August 4, 2017 / 5:32 PM / 3 years ago

LME seeks consensus to cut rents for storing metal

LONDON (Reuters) - The London Metal Exchange is seeking agreement from its network of metal warehouse owners to cut the rents charged for storage, which could boost the amounts of metal registered under LME warrant and improve transparency.

Chilean President Michelle Bachelet (green dress) watches trading with Peter Childs (L), head of price discovery at London Metal Exchange and CEO Garry Jones (R), after officially opening new offices at the London Metal Exchange, London, Britain, May 13, 2016. REUTERS/Paul Hackett/File Photo

Rents for aluminium on warrant, which gives the material LME backing, currently averages around 54 U.S cents a tonne. Of that the exchange earns 1.1 percent. Rent for metal not under LME warrant is typically 10 cents or below.

“The LME has initiated a discussion with the warehouse community to find a solution to collectively cut the relatively high headline rents which can keep metal out of the LME network,” a LME spokesperson said.

LME warehouses over the last three years have been leaking metal, particularly aluminium where stocks at above 1.33 million tonnes are the lowest since Sept. 2008, before the financial crisis escalated, from above five million tonnes in 2014.

The drop is mainly due to reforms to reduce waiting times for consumers, which included a cap on warehouse rents.

“People have a very clear incentive to keep metal off warrant,” a warehousing source said. “Stocks should reflect an oversupplied or undersupplied market, but LME aluminium stocks are a percentage of the total.”

Rent deals — where an owner gets a rebate if the metal is stored with a warehouse for a fixed period of time — often cut the cost of storing metal.

However, sources say, LME rent somewhere around 20-25 cents could offset the need for these deals.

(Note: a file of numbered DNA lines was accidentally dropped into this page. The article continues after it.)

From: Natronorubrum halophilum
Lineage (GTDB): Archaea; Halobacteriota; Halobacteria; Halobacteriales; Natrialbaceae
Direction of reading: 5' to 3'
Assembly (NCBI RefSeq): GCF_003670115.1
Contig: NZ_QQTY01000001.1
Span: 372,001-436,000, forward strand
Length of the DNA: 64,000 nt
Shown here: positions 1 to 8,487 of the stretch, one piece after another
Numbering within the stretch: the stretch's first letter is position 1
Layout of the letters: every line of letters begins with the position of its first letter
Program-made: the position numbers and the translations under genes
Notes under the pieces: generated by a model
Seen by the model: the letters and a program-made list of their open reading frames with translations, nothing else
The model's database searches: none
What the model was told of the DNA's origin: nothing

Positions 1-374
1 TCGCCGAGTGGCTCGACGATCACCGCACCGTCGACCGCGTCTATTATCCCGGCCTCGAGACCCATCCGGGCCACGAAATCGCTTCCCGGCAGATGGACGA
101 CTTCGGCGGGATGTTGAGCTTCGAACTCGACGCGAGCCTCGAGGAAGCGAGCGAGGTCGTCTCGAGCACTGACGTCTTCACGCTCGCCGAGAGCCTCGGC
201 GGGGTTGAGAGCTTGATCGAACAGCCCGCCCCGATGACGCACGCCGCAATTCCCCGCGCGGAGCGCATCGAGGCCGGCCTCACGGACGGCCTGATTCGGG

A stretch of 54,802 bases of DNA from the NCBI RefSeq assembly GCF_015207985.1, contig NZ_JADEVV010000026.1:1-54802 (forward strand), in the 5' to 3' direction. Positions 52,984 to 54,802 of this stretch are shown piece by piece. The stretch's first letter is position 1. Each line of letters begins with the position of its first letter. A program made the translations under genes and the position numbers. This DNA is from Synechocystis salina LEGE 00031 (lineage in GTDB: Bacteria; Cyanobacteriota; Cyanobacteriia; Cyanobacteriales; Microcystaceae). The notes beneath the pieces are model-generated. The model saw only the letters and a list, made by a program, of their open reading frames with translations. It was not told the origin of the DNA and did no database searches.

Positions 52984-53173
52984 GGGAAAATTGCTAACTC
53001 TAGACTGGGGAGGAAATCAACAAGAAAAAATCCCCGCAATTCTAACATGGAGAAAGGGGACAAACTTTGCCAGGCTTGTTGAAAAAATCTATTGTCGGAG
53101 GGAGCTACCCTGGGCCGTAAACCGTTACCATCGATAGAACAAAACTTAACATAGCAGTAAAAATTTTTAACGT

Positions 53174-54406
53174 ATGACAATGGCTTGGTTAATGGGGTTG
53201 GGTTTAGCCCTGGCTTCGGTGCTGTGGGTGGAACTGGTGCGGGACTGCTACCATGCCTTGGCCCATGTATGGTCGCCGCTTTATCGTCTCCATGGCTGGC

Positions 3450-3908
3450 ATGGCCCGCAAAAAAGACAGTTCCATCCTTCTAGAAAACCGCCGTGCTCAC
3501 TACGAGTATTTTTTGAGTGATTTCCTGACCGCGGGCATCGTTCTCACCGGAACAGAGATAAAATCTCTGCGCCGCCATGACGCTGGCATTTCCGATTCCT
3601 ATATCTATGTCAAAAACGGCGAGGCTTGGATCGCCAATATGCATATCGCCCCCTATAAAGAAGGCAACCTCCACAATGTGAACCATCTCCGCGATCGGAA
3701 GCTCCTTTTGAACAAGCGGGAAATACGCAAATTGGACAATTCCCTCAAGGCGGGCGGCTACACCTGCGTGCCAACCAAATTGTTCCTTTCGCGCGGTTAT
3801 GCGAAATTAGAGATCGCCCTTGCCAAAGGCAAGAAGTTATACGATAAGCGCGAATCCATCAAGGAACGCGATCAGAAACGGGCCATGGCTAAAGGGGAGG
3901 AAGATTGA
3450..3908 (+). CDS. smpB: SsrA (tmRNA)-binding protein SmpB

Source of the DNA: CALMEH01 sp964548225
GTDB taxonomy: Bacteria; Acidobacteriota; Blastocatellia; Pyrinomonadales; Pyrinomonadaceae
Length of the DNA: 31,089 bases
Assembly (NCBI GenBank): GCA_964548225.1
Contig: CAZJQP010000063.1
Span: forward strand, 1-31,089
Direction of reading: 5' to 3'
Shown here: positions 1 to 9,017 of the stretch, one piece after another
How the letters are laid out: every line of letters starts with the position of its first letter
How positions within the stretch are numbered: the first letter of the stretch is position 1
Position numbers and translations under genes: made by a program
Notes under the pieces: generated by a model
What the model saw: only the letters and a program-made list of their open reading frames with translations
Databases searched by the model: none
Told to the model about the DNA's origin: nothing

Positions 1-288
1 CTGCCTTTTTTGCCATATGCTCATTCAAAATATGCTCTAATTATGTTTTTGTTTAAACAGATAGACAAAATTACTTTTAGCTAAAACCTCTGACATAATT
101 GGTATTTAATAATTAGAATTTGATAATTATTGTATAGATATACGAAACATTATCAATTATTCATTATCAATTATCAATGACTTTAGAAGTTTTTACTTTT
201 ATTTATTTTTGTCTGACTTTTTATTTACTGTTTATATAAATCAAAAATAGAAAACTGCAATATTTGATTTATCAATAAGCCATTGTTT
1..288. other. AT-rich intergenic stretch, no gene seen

That level could also cut the costs of financing deals as LME metal is viewed by banks as good collateral.

Financing deals involve buying metal with borrowed money and sold for a future date at a higher price.

The difference between the two needs to cover the rent, the interest on the borrowed money and insurance and make a profit for the person behind the financing deal.

“About 50 percent of the aluminium under LME warrants is linked to some sort of financing deal,” a metals broking source said. “At the moment lower rents would only work for aluminium.”

Aluminium has been the metal of choice for financing deals since the U.S. Federal Reserve cut rates to historical lows near zero in December 2008, because of large surpluses in a market estimated at around 60 million tonnes.

Large global inventories of about 12 million tonnes also make aluminium a favorite for financing deals.

Other markets such as copper and zinc are mostly balanced while those for lead, tin and nickel are too small.

“Financing deals have been a feature of the market since 2008 because money was cheap,” an investor source said. “For the LME it’s a trade-off.”

The LME and its parent Hong Kong Exchanges and Clearing may lose some revenue if rents come down, but that may be more than offset by the higher fees generated by rising volumes due to more metal being registered.

LME trading volumes have been falling since January 2015 for reasons including a hefty 31 percent average trading fee hike, which persuaded many to go over-the-counter, and slow demand growth in top consumer China.

For aluminium, the damage was exacerbated by lower stocks. The reason being that all the aluminium in LME warehouses is owned by someone and if a company does not want to take delivery when the contract matures, it can sell and buy back for a future date.

Frequently the trade of choice was tom/next — used to roll positions forward on a daily basis.

Reporting by Pratima Desai; Editing by Veronica Brown and Susan Thomas

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